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Micro-X signs $8m stroke detection device contract

Manufacturing News

Carbon nanotube X-ray technology company Micro-X has signed an $8 million contract with the Australian Stroke Alliance to develop a lightweight CT scanner for pre-hospital stroke diagnosis in air and land ambulances.

The grant, part of $40 million funding by the federal government’s Medical Research Future Fund, aims to develop a scanner small and affordable enough to be fitted to numerous emergency vehicles.

Micro-X will spend five years further developing its Brain Tomo, or miniature cone beam computed tomography stroke scanner, along with the stroke alliance, Johns Hopkins University, Flinders University and FujiFilm.

The device is based on Micro-X’s cold cathode carbon nanotube X-ray emitters, the first major development in how X-rays are generated which is opening up new uses for its small X-ray machines.

The design uses a small arc with a number of static CNT X-ray emitters and a curved detector combined with image reconstruction software to produce 3-D CT images that allow diagnosis for ischemic and haemorrhagic stroke.

Conventional CT’s have a large heavy rotating tube and detector gantry, and a traditional hot cathode X-ray emitter..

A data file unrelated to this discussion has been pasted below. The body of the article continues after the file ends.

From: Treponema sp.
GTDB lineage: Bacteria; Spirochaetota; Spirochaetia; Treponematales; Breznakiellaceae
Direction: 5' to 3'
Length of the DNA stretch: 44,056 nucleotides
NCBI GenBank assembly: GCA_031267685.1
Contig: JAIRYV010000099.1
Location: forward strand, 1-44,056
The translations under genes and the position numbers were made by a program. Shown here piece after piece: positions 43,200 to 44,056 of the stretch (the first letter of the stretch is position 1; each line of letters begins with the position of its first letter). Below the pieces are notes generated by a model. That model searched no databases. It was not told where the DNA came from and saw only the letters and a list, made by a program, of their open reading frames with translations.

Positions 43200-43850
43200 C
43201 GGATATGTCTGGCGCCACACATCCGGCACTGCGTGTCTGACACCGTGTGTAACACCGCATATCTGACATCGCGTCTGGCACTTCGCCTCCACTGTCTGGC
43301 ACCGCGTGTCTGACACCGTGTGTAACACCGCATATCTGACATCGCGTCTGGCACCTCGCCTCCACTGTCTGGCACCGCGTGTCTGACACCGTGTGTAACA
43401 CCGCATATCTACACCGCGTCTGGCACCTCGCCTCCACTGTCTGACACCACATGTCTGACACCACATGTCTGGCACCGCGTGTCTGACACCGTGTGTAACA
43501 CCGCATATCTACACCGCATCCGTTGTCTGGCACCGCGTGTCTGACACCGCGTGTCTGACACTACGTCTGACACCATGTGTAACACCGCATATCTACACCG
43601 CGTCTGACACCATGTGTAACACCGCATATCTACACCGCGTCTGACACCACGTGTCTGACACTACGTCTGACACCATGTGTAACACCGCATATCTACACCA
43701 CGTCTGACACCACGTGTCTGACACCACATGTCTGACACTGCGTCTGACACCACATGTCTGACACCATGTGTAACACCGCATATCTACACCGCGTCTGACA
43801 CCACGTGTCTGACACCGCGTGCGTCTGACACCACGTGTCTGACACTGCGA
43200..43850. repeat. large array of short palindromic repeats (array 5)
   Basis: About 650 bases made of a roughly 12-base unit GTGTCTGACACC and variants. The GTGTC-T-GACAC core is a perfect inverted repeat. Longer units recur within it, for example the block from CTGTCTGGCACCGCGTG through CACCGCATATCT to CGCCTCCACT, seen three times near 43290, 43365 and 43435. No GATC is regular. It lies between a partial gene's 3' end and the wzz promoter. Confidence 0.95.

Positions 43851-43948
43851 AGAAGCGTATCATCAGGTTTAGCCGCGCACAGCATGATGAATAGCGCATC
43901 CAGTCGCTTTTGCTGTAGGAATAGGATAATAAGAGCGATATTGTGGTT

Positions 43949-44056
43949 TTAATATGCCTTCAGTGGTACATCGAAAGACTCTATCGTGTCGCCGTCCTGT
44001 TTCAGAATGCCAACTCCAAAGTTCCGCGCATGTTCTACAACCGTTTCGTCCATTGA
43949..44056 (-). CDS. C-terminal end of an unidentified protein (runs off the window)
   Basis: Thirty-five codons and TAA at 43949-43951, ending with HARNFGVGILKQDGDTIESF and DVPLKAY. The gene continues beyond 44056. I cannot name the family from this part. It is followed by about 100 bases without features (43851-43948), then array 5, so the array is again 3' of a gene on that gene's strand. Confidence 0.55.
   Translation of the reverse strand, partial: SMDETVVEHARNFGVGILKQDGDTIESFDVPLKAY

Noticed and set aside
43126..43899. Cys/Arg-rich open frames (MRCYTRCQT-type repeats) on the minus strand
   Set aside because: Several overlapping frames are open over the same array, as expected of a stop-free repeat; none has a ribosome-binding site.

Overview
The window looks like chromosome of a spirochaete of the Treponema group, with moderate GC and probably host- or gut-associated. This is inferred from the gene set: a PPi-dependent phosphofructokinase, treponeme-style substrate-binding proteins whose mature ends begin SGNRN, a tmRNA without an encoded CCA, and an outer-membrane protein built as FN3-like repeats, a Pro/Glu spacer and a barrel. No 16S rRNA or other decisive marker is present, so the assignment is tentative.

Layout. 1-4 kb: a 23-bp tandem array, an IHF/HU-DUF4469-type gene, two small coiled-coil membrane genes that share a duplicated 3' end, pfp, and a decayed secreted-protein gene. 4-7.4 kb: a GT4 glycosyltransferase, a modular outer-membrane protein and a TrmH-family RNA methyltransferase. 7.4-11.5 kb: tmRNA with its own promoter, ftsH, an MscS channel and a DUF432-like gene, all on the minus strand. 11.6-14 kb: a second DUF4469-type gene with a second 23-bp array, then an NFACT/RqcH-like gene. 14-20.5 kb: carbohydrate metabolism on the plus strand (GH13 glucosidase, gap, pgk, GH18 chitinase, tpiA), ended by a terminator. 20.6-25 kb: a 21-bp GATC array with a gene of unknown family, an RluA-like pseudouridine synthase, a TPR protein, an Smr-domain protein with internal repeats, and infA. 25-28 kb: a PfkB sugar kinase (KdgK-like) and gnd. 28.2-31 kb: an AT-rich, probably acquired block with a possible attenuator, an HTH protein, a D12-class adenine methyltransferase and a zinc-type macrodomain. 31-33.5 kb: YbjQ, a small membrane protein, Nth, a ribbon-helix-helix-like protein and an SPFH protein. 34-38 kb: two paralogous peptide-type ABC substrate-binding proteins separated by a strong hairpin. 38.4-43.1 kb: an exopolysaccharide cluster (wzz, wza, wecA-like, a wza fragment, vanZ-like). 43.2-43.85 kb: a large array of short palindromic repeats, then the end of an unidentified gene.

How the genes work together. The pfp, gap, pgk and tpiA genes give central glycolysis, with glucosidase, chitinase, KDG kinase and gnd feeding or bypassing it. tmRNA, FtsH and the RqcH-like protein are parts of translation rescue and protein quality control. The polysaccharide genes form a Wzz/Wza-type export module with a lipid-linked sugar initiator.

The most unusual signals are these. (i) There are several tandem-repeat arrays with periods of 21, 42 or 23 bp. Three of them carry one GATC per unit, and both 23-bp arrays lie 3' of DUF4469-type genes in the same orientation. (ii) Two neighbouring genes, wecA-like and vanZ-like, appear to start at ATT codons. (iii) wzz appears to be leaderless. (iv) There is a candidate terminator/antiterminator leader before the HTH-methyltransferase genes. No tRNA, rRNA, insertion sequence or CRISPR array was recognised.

Melbourne Brain Centre’s Professor Stephen Davis said: “Today there are 35 mobile stroke units operating globally, each providing a remarkable stroke recovery rate in many people.

“In five years our hope is that this game-changing research will set a new standard of care for pre-hospital stroke imaging.”

Micro-X managing director Peter Rowland said the mobility of the comp[any’s technology would be a game changer, particularly in remote and rural areas.”

Rowland said: “The proliferation of stroke imaging in air and land ambulances will make a huge impact on stroke survival and recovery rates.”

Last week medical device company EMvision signed a similar $8 million contract with the stroke foundation to develop its portable imager.

EMvision’s imager uses the same types of electromagnetic waves – microwaves – that mobile phones use to transmit voice and data for medical imaging.

Picture: Micro-X

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